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UNF biology professor publishes results of hybrid fish study in Flagler Beach

Dr. Matthew Gilg, University of North Florida biology professor, recently published research on the existence of hybrid fish offspring from the Mummichog and the Gulf Killifish. The study encompasses research collections over the course of three years from Gamble Rogers State Park near Flagler Beach, Fla.  

Previous research has shown the possible existence of hybrid individuals between the Mummichog and the Gulf Killifish. To help fill in the missing gaps in knowledge about these species, Gilg and his team set out to discover just how prevalent hybrids are at this particular research site, if both first and multi-generational hybrids exist, the survival rate of these hybrids, and the reproductive barriers between the two fish species in nature.

Overall, the populations at Gamble Rogers State Park appear to be in flux, with patterns of natural selection changing across the course of the study. This suggests that as the climate and habitat continue to change in this area that the area of hybridization will likely change as well.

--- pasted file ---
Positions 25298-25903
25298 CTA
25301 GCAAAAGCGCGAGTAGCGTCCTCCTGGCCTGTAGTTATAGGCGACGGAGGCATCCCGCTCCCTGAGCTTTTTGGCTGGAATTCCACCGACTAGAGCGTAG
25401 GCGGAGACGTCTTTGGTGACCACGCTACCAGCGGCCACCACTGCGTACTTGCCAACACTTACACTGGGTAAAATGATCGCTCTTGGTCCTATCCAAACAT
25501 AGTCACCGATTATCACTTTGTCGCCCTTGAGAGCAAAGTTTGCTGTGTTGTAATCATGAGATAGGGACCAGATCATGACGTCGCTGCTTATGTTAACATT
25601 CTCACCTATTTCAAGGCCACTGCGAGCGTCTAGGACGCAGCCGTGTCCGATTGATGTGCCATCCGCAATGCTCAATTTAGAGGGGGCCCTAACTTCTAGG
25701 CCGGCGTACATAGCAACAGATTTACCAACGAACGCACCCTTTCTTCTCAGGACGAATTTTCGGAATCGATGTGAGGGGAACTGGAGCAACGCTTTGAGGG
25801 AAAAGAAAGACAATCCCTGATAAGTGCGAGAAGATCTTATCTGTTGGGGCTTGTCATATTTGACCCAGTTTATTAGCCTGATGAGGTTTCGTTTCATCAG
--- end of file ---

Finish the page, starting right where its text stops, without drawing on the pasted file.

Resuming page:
Gilg’s research found that hybrids made up more than 20% of the individuals at the study location and the vast majority of the individuals were multi-generational hybrids. The team discovered that hybrids had a lower survival rate than non-hybrids in general. They observed in the first two years of the study that mummichogs had higher survival than Gulf Killifish, but the Gulf Killifish had a reproductive advantage. In the last year of the study there was no apparent difference in survival of the two species. Research further indicated that reproductive barriers between the two species were fairly strong but seemed to fluctuate across the course of the study, and both environmental and non-environmental factors appear to be affecting survival at this location.

Read the full study on “Dynamic Cohort Analysis Reveals Fluctuating Patterns of Selection Within a Hybrid Zone Between the Killifish Fundulus heteroclitus and F. grandis” in Evolutionary Biology.